Sunday, July 17, 2016

Strength Training Over 50; Exercise Reduces Low-Back Pain



Here's another great benefit of starting and staying on a regular strength training program.  Medical professionals estimate that four out of five American adults experience occasional or chronic low-back discomfort.  Low-back pain is responsible for more employee absenteeism and medical expense than any other ailment except cold and flu.  However, you can reduce your risk of developing lower back pain with low-back strengthening exercises.

Exercise is so effective because there is a strong, positive relationship between weak low-back muscles, and low-back discomfort.  Several years of low-back pain studies conducted at the University of Florida demonstrated that systematic strengthening of the lower back muscles significantly reduced or eliminated discomfort in up to 80 percent of their patients.

The University of Florida strength training program for the lower back was simple.  All the participates performed one set of low-back extensions on a machine using a resistance that permitted between 8 to 15 repetitions.  And, on average each participant trained 3 days per week for a 10 week period.  Furthermore, other studies have shown that developing a strong mid-section ( abdominal, internal, and external obliques) also compliment stronger lower back muscles and further reduce the risk of low-back discomfort.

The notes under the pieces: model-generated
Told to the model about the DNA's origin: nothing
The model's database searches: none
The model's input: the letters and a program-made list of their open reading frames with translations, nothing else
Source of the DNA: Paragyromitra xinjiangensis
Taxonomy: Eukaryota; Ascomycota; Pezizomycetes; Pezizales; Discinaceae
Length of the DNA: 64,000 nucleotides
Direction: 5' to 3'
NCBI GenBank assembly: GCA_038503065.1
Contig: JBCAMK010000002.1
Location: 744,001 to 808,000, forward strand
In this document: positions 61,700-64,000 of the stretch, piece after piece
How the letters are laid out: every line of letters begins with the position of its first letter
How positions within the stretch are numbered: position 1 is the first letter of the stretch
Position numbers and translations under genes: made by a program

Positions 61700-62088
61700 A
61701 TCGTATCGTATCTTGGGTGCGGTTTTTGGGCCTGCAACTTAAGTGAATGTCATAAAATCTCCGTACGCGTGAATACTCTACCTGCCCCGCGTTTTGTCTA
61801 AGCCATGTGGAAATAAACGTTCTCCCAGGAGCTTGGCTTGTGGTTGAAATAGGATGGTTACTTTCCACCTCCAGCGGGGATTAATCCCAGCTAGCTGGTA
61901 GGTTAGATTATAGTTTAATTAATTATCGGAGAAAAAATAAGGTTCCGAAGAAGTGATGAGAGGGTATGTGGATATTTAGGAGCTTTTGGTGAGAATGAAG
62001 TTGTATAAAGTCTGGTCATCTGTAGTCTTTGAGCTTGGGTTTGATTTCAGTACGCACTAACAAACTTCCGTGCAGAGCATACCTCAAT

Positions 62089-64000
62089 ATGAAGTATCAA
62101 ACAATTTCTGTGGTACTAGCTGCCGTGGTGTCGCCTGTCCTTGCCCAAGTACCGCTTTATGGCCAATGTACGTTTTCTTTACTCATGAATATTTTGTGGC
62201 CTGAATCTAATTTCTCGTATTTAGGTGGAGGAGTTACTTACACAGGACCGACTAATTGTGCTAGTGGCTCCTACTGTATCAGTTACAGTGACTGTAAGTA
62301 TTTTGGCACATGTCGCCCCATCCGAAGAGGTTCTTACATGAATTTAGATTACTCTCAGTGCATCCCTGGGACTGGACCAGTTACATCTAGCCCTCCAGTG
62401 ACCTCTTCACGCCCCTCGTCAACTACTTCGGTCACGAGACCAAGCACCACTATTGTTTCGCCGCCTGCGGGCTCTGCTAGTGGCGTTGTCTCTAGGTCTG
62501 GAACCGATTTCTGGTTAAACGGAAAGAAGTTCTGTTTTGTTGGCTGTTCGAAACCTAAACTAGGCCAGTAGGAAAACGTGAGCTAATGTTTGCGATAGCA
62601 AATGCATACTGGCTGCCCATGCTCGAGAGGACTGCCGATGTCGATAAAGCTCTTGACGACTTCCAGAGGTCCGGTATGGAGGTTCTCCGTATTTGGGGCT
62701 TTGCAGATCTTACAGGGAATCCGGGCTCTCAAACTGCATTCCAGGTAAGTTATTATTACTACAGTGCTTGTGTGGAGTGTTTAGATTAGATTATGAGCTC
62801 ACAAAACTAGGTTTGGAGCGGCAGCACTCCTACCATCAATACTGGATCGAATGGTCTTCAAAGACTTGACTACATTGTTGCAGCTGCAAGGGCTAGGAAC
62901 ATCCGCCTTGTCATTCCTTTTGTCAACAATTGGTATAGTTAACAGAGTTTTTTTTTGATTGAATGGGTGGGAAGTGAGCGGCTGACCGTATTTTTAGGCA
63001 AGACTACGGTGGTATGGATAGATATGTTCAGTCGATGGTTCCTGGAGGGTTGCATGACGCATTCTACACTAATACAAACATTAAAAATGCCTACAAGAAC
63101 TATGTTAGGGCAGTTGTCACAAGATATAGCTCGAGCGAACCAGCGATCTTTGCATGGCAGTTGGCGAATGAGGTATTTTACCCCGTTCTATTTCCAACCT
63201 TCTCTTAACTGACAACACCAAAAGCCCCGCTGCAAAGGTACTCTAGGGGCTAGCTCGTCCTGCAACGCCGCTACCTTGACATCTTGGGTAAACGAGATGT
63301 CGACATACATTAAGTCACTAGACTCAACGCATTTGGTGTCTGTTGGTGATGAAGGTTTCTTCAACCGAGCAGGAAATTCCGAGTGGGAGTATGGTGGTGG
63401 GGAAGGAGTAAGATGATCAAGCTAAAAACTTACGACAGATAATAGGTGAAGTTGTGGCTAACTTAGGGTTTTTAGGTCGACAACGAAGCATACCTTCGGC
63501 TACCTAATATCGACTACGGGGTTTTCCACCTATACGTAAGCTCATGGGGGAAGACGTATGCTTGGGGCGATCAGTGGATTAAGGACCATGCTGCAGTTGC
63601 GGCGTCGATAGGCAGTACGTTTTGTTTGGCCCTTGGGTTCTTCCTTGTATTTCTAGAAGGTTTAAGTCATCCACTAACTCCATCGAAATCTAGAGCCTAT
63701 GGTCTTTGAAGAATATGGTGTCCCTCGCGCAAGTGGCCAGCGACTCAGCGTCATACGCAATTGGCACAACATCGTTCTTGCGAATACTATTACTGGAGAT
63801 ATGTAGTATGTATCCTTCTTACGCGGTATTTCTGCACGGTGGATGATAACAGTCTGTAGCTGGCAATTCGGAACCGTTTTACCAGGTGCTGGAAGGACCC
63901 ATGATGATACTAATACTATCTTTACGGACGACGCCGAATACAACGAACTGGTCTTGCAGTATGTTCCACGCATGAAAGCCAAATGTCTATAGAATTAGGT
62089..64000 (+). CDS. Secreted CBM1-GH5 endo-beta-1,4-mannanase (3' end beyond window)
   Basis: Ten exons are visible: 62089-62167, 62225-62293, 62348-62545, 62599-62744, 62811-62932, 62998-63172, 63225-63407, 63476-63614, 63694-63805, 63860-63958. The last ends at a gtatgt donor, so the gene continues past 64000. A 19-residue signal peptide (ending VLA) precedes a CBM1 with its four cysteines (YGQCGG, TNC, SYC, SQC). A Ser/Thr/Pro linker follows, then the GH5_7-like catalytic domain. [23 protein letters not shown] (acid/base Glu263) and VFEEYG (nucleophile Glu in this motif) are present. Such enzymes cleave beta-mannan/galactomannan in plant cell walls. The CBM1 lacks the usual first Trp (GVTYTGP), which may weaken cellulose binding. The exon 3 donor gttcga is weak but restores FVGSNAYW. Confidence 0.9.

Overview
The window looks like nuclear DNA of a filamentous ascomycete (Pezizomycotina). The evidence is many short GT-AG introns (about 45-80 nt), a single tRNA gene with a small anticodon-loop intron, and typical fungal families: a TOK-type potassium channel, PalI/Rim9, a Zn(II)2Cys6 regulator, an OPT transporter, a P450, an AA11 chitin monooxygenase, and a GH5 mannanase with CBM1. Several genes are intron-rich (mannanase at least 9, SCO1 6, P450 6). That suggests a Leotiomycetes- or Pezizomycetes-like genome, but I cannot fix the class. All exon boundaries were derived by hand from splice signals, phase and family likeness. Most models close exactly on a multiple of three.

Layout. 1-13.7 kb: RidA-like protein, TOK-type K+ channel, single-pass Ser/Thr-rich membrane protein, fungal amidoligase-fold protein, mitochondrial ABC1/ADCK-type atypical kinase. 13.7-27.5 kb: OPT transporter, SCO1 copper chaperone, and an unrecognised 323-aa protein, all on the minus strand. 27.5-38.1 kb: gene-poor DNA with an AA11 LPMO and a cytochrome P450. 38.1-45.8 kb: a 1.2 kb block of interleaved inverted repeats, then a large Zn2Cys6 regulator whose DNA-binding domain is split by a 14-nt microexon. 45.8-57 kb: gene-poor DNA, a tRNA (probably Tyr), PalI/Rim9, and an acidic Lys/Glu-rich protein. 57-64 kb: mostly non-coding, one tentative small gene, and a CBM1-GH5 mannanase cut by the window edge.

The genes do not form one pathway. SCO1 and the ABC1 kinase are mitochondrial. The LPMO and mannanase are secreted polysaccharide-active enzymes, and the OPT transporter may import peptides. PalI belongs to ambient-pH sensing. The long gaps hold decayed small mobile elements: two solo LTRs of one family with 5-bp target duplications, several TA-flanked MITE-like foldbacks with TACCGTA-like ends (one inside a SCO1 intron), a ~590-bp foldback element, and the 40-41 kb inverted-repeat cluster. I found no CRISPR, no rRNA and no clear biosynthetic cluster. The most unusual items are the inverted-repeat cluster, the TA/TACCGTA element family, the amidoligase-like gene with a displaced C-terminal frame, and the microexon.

Although low-back pain is a complex medical issue, an appropriate program of lower back, and abdominal strengthening exercises appears to provide better musculoskeletal  function, support for vertebral column components, and shock absorption which reduces stress and excessive wear and tear on the overall low-back structure.  Consequently, all of this reduces the risk of low-back injury, and structural degeneration that leads to lower back pain and discomfort.

The above information is from Fitness Professional's Guide to Strength Training  Older Adults by Thomas R. Baechle, and Dr. Wayne L. Westcott.